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The official language of the French part of Saint-Martin is French. In both the French and Dutch parts of Saint-Martin, the majority of islanders speak a variety of Caribbean English as their mother tongue, ahead of Haitian or Guadeloupean Creole, Spanish and Dutch. In short, it's an English language characterized by numerous deviations from standard English, in terms of phonetics, phonology, morphology, vocabulary and grammar.

This is not Anglo-American or Black English, but West Indian English. In Saint-Martin itself, this English is sometimes referred to as patois or English Patois, country English or even broken English.
In reality, it's a variety of what linguists call "Virgin Islands Creole", or "Virgin Islands Creole English". It's an English-based Creole made up of several varieties spoken in the Virgin Islands and in the neighboring islands of Saba and St. Eustatius, where it's known as Saba English and Eustachian English, respectively. These varieties are all easily understood by one another.


 Compared with Paris (France) :

  • 5 hours in winter (late October to late March)
  • 6 hours in summer (late March to late October)

Compared to New York :

+1 hour in winter (late October to late March)

Compared to Universal Time (GMT): -4:00 hours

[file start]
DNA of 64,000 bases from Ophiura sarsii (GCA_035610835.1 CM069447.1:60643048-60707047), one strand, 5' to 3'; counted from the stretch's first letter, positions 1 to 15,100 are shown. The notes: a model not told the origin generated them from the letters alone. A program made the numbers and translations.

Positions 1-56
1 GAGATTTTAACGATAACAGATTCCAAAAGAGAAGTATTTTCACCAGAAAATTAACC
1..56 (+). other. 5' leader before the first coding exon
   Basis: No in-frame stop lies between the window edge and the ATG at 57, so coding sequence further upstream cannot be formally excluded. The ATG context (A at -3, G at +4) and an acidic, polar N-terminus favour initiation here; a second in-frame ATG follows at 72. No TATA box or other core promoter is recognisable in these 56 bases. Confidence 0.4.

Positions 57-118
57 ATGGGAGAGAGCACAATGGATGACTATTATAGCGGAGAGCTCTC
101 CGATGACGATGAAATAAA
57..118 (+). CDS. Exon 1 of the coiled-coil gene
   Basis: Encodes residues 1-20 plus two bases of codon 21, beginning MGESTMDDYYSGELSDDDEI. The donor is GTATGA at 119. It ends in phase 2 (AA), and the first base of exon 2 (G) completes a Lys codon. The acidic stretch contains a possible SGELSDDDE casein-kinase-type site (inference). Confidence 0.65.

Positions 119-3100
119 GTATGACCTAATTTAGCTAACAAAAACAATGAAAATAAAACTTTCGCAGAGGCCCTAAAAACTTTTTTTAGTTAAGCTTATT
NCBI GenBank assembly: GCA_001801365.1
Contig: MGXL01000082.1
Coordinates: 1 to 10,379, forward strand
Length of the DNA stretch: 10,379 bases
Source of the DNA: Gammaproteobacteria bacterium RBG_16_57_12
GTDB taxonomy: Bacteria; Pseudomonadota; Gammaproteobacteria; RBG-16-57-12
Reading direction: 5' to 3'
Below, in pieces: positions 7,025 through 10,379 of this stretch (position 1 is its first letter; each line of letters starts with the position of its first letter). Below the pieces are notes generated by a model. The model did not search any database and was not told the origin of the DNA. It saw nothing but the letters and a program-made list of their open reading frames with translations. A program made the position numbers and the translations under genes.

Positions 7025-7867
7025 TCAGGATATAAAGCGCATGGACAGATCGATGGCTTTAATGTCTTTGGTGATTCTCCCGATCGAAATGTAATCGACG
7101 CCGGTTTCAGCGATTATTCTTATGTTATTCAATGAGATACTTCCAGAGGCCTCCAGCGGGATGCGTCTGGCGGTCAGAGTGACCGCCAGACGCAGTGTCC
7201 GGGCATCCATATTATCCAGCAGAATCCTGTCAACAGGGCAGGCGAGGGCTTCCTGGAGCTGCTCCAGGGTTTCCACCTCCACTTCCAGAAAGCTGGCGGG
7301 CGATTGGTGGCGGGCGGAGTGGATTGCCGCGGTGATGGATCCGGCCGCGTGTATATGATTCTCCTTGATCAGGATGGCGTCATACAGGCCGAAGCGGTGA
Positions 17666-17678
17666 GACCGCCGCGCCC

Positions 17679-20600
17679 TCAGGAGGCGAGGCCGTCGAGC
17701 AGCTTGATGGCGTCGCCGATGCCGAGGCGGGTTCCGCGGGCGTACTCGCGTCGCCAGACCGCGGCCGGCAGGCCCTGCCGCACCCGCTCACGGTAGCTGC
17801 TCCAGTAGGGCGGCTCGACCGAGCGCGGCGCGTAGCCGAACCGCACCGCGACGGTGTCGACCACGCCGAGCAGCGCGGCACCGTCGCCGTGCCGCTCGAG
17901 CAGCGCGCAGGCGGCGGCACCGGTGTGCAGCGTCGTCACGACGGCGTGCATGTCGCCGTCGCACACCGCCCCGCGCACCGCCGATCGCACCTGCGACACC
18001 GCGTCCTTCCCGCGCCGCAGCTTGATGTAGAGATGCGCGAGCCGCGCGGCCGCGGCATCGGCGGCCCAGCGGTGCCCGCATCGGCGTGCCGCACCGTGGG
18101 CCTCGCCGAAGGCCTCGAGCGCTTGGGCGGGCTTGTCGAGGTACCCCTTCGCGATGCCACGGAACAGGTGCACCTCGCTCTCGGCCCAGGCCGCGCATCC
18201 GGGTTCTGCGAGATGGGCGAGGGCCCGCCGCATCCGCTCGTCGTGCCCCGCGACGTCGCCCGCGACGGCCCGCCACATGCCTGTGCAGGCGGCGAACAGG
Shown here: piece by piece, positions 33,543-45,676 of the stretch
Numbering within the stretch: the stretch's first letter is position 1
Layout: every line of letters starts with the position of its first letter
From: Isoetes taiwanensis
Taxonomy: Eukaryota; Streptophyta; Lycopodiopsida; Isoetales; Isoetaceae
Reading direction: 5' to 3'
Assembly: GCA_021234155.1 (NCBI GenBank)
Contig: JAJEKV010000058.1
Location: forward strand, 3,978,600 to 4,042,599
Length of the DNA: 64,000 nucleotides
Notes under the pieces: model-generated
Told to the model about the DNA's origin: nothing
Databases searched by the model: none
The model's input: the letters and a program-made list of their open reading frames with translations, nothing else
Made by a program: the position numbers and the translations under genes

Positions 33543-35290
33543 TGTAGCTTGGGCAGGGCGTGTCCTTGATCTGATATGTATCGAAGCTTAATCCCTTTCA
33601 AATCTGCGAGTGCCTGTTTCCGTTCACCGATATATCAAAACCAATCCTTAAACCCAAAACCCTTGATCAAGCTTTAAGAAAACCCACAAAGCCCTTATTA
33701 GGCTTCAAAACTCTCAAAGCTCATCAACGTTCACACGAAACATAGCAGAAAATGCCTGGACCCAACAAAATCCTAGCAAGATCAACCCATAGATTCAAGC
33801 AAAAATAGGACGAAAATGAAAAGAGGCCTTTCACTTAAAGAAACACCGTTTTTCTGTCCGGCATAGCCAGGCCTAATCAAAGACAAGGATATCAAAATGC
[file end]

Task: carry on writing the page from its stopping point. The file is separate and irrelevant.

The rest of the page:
In the tropics, the sun rises early (5:00-6:00) and sets early (5:30-6:30). 


The island has the oceanic climate of the Intertropical Convergence Zone, with a "dry" season (December to May) and a "wet" season (June to November), with the possibility of heavy rainfall and strong winds during the passage of tropical cyclones or the formation of more isolated thunderstorms.

Absolute air temperature can vary from 17°C to 35°C, with an annual average of 27°C.
Sea surface temperatures are fairly constant at between 25°C and 28°C.


French part : Euro - US Dollar
Dutch part : Florin - US Dollar - Euro

Off-site checks are generally refused.
Numerous exchange offices and banks are available on the island.
All major credit cards are accepted everywhere.
The Euro is also accepted in some shops on the Dutch side.
The US dollar is accepted on both sides of the island.
The guilder (NAF) is the official currency on the Dutch side, while the Euro is the official currency on the French side.